|Year : 2012 | Volume
| Issue : 2 | Page : 81-89
Impact of edema and seed movement on the dosimetry of prostate seed implants
Ron S Sloboda1, N Usmani2, TT Monajemi1, D M-C Liu1
1 Department of Medical Physics, Cross Cancer Institute, Alberta Health Services - Cancer Care and Department of Oncology, Faculty of Medicine, University of Alberta, Edmonton, Alberta, Canada
2 Department of Radiation Oncology, Cross Cancer Institute, Alberta Health Services - Cancer Care and Department of Oncology, Faculty of Medicine, University of Alberta, Edmonton, Alberta, Canada
|Date of Submission||04-Nov-2011|
|Date of Decision||16-Feb-2012|
|Date of Acceptance||16-Feb-2012|
|Date of Web Publication||7-Apr-2012|
Ron S Sloboda
Cross Cancer Institute, Room 0418, 11560 University Avenue, Edmonton, Alberta, T6G 1Z2
Source of Support: None, Conflict of Interest: None
| Abstract|| |
This article summarizes current knowledge concerning the characterization of prostatic edema and intra-prostatic seed movement as these relate to dosimetry of permanent prostate implants, and reports the initial application to clinical data of a new edema model used in calculating pre- and post-implant dose distributions. Published edema magnitude and half-life parameters span a broad range depending on implant technique and measurement uncertainty, hence clinically applicable values should be determined locally. Observed intra-prostatic seed movements appear to be associated with particular aspects of implant technique and could be minimized by technique modification. Using an extended AAPM TG-43 formalism incorporating the new edema model, relative dose error RE associated with neglecting edema was calculated for three I-125 seed implants (18.9 cc, 37.6 cc, 60.2 cc) performed at our center. Pre- and post-plan RE average values and ranges in a 50 × 50 × 50 mm 3 calculation volume were similar at ~2% and ~0-3.5%, respectively, for all three implants; however, the spatial distribution of RE varied for different seed configurations. Post-plan values of D90 and V100 for prostate were reduced by ~2% and ~1%, respectively. In cases where RE is not clinically negligible as a consequence of large edema magnitude and / or use of Pd-103 seeds, the dose calculation method demonstrated here can be applied to account for edema explicitly and there by improve the accuracy of clinical dose estimates.
Keywords: Brachytherapy dosimetry, edema, I-125 seed prostate implant, seed movement
|How to cite this article:|
Sloboda RS, Usmani N, Monajemi T T, Liu D M. Impact of edema and seed movement on the dosimetry of prostate seed implants. J Med Phys 2012;37:81-9
|How to cite this URL:|
Sloboda RS, Usmani N, Monajemi T T, Liu D M. Impact of edema and seed movement on the dosimetry of prostate seed implants. J Med Phys [serial online] 2012 [cited 2019 Sep 21];37:81-9. Available from: http://www.jmp.org.in/text.asp?2012/37/2/81/94742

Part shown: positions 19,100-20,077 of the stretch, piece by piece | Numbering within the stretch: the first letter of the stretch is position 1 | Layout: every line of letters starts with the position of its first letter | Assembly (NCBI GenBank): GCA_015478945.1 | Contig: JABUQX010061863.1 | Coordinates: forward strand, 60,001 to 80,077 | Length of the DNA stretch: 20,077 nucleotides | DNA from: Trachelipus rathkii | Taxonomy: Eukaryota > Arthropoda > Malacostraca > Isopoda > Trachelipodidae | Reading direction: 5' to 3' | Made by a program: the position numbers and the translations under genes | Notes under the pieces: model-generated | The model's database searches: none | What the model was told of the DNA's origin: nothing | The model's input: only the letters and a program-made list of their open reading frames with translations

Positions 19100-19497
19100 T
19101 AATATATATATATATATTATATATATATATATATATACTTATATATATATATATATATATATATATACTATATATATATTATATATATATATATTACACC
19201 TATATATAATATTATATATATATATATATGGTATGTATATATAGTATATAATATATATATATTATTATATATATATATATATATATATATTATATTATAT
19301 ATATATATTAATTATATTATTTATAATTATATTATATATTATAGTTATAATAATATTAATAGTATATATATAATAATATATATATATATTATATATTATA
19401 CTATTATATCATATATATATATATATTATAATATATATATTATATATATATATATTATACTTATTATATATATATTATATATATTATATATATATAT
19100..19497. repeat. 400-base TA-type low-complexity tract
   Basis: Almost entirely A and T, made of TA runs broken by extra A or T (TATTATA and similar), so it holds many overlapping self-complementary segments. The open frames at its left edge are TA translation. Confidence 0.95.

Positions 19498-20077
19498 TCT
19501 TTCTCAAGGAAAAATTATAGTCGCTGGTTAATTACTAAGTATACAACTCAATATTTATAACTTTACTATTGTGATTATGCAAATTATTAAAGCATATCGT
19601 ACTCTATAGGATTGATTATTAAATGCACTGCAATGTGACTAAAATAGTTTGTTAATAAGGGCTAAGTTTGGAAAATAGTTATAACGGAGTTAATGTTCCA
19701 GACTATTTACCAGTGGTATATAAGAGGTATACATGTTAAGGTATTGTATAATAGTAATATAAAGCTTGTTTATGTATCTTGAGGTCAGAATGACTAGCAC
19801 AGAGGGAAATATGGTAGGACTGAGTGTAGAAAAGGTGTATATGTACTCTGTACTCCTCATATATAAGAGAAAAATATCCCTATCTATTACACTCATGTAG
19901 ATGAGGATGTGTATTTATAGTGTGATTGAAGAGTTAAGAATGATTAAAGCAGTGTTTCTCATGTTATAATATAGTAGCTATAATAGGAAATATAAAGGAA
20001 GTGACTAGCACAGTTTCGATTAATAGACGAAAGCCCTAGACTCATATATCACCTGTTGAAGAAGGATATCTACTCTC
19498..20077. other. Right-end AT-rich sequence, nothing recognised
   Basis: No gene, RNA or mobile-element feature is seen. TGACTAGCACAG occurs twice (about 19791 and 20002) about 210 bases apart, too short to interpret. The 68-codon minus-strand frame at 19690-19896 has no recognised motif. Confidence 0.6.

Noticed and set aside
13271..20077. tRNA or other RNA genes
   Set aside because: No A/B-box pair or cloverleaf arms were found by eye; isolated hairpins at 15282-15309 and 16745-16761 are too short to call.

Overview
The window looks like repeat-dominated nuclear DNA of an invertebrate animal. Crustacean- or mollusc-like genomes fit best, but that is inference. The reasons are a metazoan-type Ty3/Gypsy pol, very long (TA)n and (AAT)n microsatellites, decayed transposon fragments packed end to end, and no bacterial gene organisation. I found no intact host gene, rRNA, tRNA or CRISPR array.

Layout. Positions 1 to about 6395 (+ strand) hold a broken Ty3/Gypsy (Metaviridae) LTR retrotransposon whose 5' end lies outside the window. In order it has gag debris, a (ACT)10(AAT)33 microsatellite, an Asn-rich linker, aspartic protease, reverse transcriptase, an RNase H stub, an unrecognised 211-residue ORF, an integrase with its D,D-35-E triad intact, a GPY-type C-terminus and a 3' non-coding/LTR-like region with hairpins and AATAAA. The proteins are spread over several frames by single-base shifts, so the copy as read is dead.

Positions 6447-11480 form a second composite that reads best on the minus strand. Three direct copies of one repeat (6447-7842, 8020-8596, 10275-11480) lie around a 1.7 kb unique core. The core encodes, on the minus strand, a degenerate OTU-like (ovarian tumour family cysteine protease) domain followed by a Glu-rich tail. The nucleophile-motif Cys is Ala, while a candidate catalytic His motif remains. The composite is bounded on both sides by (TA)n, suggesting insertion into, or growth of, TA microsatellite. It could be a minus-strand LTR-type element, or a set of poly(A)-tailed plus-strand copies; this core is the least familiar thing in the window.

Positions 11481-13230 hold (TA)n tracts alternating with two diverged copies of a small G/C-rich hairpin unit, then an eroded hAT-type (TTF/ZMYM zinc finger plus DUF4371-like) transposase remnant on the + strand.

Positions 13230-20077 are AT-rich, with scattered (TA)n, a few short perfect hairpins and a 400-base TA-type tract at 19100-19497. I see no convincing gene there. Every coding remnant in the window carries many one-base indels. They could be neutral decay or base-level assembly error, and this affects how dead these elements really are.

| Introduction|| |
Since its development by Holm and colleagues a quarter century ago,  transperineal interstitial permanent prostate brachytherapy (TIPPB) has emerged as a highly effective, resource-efficient, and popular treatment for localized prostate cancer.  A review of recent literature focusing on long-term outcomes  concludes that durable biochemical control rates above 90% for low-risk disease and above 80% for intermediate-risk disease can be achieved in both the academic and community hospital setting. However, such favorable outcomes are highly dependent on implant quality as a tumoricidal dose of radiation must be delivered to the target. In implant programs where quality is notably lacking, reported control rates are reduced significantly by about 20%. 
In contemporary practice, implant quality assessment relies on dose-volume quantifiers estimated from image data acquired after the operative procedure. Because of the importance of these quantifiers, current practice guidelines issued by American Association of Physicists in Medicine (AAPM)  and Groupe Européen de Curiethérapie of the European Society for Therapeutic Radiation Oncology (GEC-ESTRO)  recommend that post-implant dosimetry be performed for all TIPPB patients. Dose should be calculated using the TG-43 formalism at a single time point lying within a radionuclide-dependent time interval chosen to mitigate the effects of edema. GEC-ESTRO recommends waiting until edema subsides before calculating dose; however, this approach might not yield accurate dosimetry for Pd-103 and Cs-131 implants. AAPM recommends an "optimal" time interval within which to calculate dose; however, the recommended interval does not accommodate the full range of variation in edema dynamics reported clinically. Neither AAPM nor GEC-ESTRO guidelines address the possibility of seed movement within the prostate apart from that induced by edema (herein referred to as "seed movement") during the course of radiation delivery.